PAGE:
"I'm not sure that I agree that what's going on now must explain what happened before to be credible." I think there's the problem right there! If you don't agree that modeling can explain past history, how could you agree it can explain the future?

Tell you what. For you to even come across as pretending to be credible and warranting more thought than a "chicken little, planes are going to fall out of the sky because of clocks changing" type of person, provide us something to even discuss. For example:

What is the total amount of carbon in the atmosphere. What amount of that carbon do we produce. (And give them in the same units - don't be misleading by giving one in weight and the other in concentration.) Of the part of carbon we produce, what amount does that affect temperature, and if we stopped all production, what amount would that affect temperature.

Isn't that reasonable?

Mind you, I and others have already found some of that and posted them. Maybe you can find something else. Then, you would be open for discussion.

gr 7 years, 9 months ago

We must all start hopping on one leg! We must stop this global warming. Because we are failing to hop on one leg, it is now causing Mars to warm! Yes. I just heard that other planets in the solar system are warming. It must be because of us rather than the "solar" of the solar system.
There's a "consensus", you know.

jafs 7 years, 9 months ago

This will be my last post and then I'll give up here.

People buy SUV's which get ridiculously low mileage even though they could buy more efficient cars.

People waste resources and money all of the time in this country.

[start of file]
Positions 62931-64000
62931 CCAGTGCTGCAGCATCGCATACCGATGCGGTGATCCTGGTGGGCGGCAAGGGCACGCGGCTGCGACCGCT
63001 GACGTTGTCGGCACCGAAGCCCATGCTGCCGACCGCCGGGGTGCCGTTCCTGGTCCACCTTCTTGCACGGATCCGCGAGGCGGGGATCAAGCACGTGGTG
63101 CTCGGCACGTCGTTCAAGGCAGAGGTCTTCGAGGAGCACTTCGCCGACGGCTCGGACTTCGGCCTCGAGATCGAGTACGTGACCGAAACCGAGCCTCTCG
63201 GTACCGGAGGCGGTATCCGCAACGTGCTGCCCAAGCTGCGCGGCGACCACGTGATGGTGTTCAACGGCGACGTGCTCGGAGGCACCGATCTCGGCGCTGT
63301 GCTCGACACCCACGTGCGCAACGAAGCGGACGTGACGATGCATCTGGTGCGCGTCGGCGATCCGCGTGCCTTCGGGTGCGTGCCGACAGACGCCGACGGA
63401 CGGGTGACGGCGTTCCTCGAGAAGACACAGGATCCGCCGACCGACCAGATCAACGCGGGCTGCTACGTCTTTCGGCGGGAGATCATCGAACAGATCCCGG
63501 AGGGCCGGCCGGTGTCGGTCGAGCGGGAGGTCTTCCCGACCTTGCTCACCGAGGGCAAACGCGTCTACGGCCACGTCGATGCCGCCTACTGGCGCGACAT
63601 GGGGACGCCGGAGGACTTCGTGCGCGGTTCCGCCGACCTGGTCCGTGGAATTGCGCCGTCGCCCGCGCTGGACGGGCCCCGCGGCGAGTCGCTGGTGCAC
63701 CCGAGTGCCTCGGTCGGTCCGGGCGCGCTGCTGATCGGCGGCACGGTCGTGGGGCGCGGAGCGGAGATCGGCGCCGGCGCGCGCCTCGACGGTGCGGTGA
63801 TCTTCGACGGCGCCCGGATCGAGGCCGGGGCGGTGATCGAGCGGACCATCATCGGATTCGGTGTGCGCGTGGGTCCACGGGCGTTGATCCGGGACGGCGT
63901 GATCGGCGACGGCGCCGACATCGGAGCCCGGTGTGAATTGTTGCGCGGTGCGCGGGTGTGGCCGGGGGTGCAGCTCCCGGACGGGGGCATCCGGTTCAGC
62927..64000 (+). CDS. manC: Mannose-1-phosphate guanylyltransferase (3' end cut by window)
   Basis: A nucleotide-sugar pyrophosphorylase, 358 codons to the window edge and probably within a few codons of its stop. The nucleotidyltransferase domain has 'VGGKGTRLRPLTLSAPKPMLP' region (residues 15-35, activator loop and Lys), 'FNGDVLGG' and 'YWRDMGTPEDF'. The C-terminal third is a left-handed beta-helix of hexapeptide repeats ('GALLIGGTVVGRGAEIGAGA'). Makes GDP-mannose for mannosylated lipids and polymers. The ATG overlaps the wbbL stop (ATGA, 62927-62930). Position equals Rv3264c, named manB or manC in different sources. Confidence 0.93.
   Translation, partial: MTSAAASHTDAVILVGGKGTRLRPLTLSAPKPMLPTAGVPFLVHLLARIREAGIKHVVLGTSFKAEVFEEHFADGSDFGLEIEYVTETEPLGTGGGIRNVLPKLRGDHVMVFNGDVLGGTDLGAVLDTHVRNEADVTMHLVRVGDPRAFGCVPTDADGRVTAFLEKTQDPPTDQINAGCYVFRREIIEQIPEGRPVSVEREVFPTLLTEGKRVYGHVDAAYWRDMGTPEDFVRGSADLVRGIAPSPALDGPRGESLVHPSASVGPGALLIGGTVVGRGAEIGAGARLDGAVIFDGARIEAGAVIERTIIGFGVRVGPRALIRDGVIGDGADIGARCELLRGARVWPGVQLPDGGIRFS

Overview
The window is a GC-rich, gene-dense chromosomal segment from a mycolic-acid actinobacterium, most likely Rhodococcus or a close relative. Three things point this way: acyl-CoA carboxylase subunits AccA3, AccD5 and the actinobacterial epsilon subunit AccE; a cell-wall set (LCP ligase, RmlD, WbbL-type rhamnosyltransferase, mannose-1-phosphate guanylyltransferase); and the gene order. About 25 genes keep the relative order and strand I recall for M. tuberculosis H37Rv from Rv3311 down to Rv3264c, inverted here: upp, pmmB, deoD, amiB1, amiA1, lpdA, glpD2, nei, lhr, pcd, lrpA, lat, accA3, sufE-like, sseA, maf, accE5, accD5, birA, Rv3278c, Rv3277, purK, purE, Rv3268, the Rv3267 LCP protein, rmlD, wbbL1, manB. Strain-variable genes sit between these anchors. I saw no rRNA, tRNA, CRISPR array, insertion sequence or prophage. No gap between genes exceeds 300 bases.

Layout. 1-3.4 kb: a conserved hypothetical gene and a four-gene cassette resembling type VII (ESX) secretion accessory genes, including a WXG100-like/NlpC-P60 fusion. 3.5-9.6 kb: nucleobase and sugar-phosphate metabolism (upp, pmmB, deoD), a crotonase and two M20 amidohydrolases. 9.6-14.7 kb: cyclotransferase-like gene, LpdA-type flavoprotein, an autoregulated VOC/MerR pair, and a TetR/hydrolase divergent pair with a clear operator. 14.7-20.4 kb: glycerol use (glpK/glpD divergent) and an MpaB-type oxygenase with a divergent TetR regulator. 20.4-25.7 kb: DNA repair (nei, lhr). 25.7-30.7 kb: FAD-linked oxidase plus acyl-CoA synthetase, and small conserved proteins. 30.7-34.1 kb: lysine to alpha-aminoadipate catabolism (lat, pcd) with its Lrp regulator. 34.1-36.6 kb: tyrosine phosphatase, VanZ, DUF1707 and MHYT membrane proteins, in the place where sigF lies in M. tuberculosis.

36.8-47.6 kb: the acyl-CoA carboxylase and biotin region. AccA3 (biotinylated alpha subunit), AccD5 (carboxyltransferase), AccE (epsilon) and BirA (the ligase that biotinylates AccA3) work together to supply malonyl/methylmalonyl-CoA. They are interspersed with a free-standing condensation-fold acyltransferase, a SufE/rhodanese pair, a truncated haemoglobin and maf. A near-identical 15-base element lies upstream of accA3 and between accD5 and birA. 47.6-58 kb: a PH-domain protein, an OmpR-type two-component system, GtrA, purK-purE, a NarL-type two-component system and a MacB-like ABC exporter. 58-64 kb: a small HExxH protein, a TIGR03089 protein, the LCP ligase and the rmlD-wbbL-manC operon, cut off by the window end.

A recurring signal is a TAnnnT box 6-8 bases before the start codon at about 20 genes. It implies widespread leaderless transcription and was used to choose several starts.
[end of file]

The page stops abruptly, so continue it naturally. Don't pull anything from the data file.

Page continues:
Do you really think that companies selling "credits" are going to make anywhere near the profits of the large oil companies?

The concept of those as I understand it is to provide pollution-free energy to balance one's use of polluting energy. Sounds reasonable to me.

Facts and figures must be interpreted in order to make sense of them.

I will not discuss anything further with gr - I don't think that someone whose idea of discussion is name-calling is worth my time.

prospector,

You seem intelligent and thoughtful - I'm glad you'd like to help the less fortunate around the globe, and are pro-conservation.

I agree one should think critically about issues. One of the most disturbing aspects of our current society is the failure to do just that.

My final thought:

The best way to find out who's right about this would be to implement strategies designed to slow warming and see if they work.

gr 7 years, 9 months ago

"People buy SUV's which get ridiculously low mileage even though they could buy more efficient cars."

What about people who buy other vehicles which get low mileage? What about those who fly in airplanes? I hear those make SUV drivers look like they don't consume any energy.

"Do you really think that companies selling "credits" are going to make anywhere near the profits of the large oil companies?"

Small time criminals are better than big time criminals?

"I don't think that someone whose idea of discussion is name-calling is worth my time."

Name calling? where? Or is it criticizing your logic? Such as this:

"The best way to find out who's right about this would be to implement strategies designed to slow warming and see if they work."

How about implementing strategies designed to speed warming (as if that were possible!) and see if they work? Makes as much sense.

Guess no thoughts on why Mars is warming?
I know, our fault, too.

jafs 7 years, 9 months ago

gr,

Since you managed to keep the insulting names out of that post, I will answer it.

My first point was in response to your suggestion that people generally act in intelligent ways to save money. It seems clear that many do not. SUV's are just one example.

Next, my point is that comparing small companies that are attempting to reduce pollution with large oil companies is an odd comparison.

The increase in temperatures on Earth is of far greater importance to humans and animal species on this planet than the temperature of Mars. Whether one agrees about the cause or model of how it is happening, it has already affected many living creatures on the planet.